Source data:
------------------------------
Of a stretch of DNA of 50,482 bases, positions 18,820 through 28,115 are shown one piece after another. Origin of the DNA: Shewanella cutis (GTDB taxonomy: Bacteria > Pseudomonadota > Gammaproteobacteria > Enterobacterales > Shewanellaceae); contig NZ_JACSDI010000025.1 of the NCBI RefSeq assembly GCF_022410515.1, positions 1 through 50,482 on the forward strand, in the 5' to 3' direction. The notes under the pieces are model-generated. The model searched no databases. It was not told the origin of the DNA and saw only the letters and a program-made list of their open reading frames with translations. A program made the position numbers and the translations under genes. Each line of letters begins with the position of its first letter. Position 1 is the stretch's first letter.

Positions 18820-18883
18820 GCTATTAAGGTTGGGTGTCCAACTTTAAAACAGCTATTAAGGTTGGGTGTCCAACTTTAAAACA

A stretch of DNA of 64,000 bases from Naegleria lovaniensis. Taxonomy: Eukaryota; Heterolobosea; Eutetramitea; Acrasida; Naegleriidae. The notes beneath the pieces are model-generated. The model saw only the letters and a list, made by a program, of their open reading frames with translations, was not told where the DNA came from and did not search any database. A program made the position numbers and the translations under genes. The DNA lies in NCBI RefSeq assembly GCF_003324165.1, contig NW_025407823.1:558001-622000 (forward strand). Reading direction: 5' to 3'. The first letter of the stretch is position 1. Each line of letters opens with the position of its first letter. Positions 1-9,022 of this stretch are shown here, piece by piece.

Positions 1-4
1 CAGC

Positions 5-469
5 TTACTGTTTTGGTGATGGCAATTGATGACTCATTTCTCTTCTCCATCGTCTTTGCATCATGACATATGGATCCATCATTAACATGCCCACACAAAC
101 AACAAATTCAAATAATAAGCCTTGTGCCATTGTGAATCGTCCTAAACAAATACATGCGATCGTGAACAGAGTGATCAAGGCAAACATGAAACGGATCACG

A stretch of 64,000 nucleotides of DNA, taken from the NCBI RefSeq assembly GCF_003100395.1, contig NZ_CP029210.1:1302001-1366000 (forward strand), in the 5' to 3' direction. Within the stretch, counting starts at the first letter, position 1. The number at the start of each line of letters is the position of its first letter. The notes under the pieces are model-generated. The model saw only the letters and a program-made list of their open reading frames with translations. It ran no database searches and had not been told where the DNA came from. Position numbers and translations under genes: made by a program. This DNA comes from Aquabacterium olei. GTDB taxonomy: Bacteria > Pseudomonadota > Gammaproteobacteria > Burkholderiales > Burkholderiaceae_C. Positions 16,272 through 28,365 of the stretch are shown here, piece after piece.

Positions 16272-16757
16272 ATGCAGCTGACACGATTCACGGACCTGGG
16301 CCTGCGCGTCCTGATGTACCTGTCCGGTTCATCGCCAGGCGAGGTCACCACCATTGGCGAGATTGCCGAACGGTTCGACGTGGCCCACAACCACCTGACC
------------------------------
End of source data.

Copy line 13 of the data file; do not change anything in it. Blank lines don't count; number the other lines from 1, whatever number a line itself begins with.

16301 CCTGCGCGTCCTGATGTACCTGTCCGGTTCATCGCCAGGCGAGGTCACCACCATTGGCGAGATTGCCGAACGGTTCGACGTGGCCCACAACCACCTGACC